Community Health Workers: Allies for Immigrant Health
The life of an immigrant is a tough road—especially when it comes to health. Immigrants in the United States have limited familiarity with chronic diseases, yet their risk of developing them shoots up once they settle in a country saturated with fast food. At the same time, they are short on time and money for basic preventive health care. Even when immigrants are able to go to a clinic, language and cultural barriers restrict their ability to follow medical recommendations. Bridging the Gap, a new book co-authored by researcher Sally Findley at Columbia University’s Mailman School, identifies a unique ally to help immigrants thrive in their adopted home—the community health worker.
Findley, professor of Population & Family Health and Sociomedical Sciences at Columbia University’s Mailman School of Public Health, and co-author Sergio Matos, president of Health Innovation Associates and Executive Director of the Community Health Worker Network of New York City, show how community health workers, often immigrants themselves, can help immigrant communities improve their health.
Transmission sat down with Findley to find out more.
What is a community health worker?
Community health workers promote the health of the community within the community. They are members of the communities in which they work, and are thus able to communicate directly without linguistic or cultural barriers. Their primary function is educational, but you can think of them as health coaches. They use an informal, conversational approach rather than being didactic. They might say, “I see you’re having trouble taking your medications regularly. Let’s see if we can figure out a better to get to where you want to be.”
Your book tells the story of the immigrant Marilena who didn’t know she had asthma. Is that situation commonplace?
Health is a low priority for most immigrants. They’re busy getting jobs, going to school, learning English, finding a home, and finding a partner. If they have a chronic illness, they ignore it rather than skipping a day of work. Eventually it catches up with them, and they get so sick they finally seek medical care. But when they go to the emergency room, they don’t always understand what the problem is or how to use medicines to manage it. Sooner or later they’re back in emergency room. The hospital might tell them talk to their doctor, but many immigrants don’t have insurance or a primary care physician. That’s where the community health worker comes in.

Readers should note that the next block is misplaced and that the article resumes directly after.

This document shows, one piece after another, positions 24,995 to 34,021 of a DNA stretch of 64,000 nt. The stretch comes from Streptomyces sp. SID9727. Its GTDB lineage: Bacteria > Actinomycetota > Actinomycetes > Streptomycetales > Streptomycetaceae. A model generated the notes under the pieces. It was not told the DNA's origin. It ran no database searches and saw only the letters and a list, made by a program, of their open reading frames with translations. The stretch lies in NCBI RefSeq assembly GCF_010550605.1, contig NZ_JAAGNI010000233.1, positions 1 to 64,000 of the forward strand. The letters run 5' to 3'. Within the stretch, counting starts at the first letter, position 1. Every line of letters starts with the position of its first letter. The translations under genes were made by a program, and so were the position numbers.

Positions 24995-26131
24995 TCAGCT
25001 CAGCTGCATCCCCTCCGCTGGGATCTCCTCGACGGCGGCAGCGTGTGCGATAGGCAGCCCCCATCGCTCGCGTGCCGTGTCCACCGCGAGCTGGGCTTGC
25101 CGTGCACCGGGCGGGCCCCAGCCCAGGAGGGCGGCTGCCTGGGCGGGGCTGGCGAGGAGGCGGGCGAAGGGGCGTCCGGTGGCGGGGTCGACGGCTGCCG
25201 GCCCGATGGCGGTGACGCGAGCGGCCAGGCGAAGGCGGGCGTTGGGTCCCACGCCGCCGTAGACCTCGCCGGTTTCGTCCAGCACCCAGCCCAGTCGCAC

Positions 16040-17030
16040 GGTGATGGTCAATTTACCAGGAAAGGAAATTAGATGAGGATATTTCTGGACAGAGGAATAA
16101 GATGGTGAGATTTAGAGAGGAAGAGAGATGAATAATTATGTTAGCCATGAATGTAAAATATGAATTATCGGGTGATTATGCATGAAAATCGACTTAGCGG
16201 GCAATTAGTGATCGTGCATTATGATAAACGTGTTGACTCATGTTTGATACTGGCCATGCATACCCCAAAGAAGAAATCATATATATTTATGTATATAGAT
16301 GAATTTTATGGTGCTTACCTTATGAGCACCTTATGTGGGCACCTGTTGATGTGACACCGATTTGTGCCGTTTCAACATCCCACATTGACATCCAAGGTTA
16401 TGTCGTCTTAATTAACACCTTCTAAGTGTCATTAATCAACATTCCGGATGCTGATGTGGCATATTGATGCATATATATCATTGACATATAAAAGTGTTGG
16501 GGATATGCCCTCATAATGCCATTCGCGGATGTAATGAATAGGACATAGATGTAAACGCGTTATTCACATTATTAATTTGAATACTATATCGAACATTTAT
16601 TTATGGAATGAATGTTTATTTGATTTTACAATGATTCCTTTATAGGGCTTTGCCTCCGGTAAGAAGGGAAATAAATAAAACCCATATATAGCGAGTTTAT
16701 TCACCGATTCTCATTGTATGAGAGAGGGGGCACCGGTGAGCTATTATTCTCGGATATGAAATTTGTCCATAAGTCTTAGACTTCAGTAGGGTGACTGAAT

How do immigrants like Marilena encounter a community health worker?
Community health workers go where the people are, whether it’s a parent meeting at Head Start or school or their community church. At such meetings, the community health worker explains that many kids in the community have asthma, explains the symptoms, and that the disease is controllable. That’s when the light bulbs go on. Unlike doctors, community health workers take time to explain what asthma is and translate medical jargon like “controller” and “quick relief ” into terms that the immigrants understand.
Another example is the importance of healthy eating. When immigrants come to the U.S. they see fast food outlets only blocks away, and they take their kids there as a big treat. While fast food may be seen as truly American, that does not mean it is healthy. The community health worker helps immigrants find alternatives by teaching them how to shop for and prepare fresh vegetables and fruit.
Many community health workers are immigrants themselves. Why is this important?
If you’re an immigrant, your survival strategy depends on networking with other immigrants. They show you the ropes whether it’s where you go for your driver’s license or how to enroll your child in school. When a community health worker also is an immigrant, they can talk about these shared experiences, so it is easier for the community health worker to share advice on how to access and use the resources of the U.S. health system.
What’s does research tell us about the efficacy of community health workers?
Community health workers are the most cost-effective addition to a health team whether the goal is healthy children, balanced nutrition, or development of health lifestyles to prevent or manage chronic disease. The net result is a reduction in urgent care or hospitalizations, which saves everyone money. For every dollar that’s invested in the community health worker, the savings is as much as $7. Not a bad return!